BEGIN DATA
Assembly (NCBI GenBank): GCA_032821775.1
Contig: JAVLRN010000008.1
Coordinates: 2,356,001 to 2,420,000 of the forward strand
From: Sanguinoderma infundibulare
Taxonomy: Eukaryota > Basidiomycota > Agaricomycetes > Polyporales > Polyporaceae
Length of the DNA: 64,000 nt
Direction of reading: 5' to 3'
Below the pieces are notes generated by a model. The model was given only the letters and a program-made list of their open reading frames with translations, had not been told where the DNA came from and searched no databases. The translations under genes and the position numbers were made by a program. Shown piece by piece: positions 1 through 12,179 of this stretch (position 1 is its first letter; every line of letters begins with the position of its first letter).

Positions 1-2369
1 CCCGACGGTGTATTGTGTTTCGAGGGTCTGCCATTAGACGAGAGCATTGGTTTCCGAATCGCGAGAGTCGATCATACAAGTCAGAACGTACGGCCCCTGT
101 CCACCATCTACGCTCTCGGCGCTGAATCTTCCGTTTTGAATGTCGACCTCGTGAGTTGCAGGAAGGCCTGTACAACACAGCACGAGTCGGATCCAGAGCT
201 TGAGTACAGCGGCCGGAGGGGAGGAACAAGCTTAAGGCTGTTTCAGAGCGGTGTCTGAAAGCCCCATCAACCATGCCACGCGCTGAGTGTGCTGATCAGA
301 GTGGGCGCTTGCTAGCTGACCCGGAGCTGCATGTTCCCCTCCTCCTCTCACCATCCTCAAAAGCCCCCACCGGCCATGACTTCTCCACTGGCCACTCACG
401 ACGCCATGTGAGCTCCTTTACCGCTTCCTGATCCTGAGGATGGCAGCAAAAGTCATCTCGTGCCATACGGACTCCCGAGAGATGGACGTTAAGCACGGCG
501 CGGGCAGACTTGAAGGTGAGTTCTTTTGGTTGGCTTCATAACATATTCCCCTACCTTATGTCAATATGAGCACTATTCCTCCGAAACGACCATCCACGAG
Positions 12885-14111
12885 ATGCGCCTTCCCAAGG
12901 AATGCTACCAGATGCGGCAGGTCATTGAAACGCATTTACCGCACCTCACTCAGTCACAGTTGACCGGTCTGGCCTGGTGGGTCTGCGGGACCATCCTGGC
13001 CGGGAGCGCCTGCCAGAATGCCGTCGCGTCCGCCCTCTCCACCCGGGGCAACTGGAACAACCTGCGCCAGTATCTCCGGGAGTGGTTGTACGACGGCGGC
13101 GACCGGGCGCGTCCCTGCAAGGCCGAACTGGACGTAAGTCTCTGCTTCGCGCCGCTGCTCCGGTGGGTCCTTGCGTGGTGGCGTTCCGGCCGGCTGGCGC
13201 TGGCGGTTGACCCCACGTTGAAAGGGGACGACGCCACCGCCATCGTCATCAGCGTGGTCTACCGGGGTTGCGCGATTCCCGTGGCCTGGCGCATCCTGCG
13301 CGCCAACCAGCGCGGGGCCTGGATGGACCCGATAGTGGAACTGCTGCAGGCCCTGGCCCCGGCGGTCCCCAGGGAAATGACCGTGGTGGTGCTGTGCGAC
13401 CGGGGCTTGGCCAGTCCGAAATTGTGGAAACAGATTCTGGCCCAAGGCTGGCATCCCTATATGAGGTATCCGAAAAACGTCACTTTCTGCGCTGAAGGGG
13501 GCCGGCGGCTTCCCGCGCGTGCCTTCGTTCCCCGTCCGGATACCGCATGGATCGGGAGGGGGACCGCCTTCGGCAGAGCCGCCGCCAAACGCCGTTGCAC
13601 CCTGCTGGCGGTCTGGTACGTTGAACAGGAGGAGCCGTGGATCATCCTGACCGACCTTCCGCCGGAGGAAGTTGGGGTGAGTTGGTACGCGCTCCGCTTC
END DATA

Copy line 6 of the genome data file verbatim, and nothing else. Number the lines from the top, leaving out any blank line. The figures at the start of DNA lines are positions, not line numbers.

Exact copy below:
Length of the DNA: 64,000 nt